The first real death I understood and processed was when I was in my first year of college.  My grandmother was diagnosed with pancreatic cancer.  Every summer, I would go to Hawai’i to visit relatives, and this summer was no exception. The only difference was that now, my grandma couldn’t do the things I was used to seeing her do such as cooking us dinner, walking around, and running chores in the backyard. This time, I had to help my dad wash her on the couch, she had a bag attached to her so she could eat and use the restroom, and my father and I would have to clean this bag often. It was definitely a little hard to see, but it wasn’t anything I couldn’t swallow.  She was hardly tired.  I knew she was a strong spirit, and this wasn’t going to stop her boisterous attitude. By the end of that summer, she seemed to be improving, but just in case, I said my goodbyes. Not long after I flew back to California, she passed away suddenly, and I was not expecting it. Two months later, my grandfather passed suddenly, and of course, that was hard on me.  He was in amazing health when I had said goodbye to him. I’d spent every single summer with them since I was a child, and the period in which they passed wasn’t long enough for me to digest either of their deaths. It was a difficult rest of the year to say the least…

Around that same time, my other grandma was diagnosed with dementia and it progressed quickly each year. I made trips back home often to help my parents care for my grandma– feeding, clothing, showering, walking. It was a ’round-the-clock responsibility that we chose to take on as a family because my mom and aunt were nurses, and I don’t regret it.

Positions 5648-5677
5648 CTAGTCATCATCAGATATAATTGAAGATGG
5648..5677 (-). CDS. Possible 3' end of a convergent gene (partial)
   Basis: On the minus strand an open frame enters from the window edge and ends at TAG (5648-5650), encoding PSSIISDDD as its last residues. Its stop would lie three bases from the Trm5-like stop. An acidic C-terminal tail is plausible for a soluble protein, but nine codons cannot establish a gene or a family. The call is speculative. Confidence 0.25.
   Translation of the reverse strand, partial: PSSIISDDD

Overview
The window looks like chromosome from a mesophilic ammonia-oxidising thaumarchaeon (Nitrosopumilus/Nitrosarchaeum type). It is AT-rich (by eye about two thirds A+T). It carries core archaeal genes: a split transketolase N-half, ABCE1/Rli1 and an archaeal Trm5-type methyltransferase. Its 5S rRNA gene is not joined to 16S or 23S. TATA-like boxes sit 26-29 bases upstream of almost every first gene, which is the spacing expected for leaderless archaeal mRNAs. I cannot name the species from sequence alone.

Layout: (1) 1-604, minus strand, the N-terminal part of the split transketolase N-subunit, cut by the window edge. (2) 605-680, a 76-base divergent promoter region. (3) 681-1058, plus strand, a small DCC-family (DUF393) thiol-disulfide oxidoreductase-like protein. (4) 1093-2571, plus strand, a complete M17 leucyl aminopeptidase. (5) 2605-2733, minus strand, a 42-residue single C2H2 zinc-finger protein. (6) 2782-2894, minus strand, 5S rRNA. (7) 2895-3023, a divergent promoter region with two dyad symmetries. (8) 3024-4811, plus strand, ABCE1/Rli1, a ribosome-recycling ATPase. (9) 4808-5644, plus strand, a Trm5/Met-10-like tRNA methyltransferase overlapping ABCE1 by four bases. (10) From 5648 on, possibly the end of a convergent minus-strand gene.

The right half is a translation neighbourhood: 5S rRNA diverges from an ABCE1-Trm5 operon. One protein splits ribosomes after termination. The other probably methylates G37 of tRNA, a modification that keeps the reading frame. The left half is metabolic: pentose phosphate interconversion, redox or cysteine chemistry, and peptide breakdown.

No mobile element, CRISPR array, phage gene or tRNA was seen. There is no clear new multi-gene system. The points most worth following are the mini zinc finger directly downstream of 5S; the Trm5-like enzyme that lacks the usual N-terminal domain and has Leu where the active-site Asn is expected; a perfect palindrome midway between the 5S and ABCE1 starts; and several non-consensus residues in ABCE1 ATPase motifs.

Fast forward to ten years later. About four weeks ago, I got a phone call from my mother saying that my grandma had suffered a major heart attack, and the doctor said that before this, she had (over time in the past year) been having minor heart attacks. No one knew because my grandmother didn’t know what was wrong with her and likely forgot almost as soon as it happened so she never voiced anything. Since then, only 25% of her heart has been functioning.  I flew home the next day I received the phone call to help my mother because we were going to begin palliative care as the prognosis was essentially that she did not have long to live, and my dad had just had cataract surgery rendering him helpless as well. No other relatives were around to help care for my grandma. That week, I spent all day every day next to my grandmother. Feeding her, changing her diapers, bathing her in bed, brushing her teeth, taking her on walks when she felt well enough. On those walks, I’d walk her down the same streets she’d walk me every day for seven years to get to school. It was just us two, and I would stroll her in silence taking in the sunlight.  We both love the warmth of the sun.  Those were our moments, and I’m lucky I got those moments. At night, my mother and I woke up every 4 hours to give her medication and change her diapers. During the entire week and a half, she still knew who I was and was able to talk to me, and she seemed more alert than before. As soon as I got to the airport to go back to my new home with my husband, I fell apart. I cried the entire way home and well into the night in my husband’s arms. But I thought at least, I got to say my goodbyes, and she knew who I was when I left.  I didn’t need to go through the heartbreak again.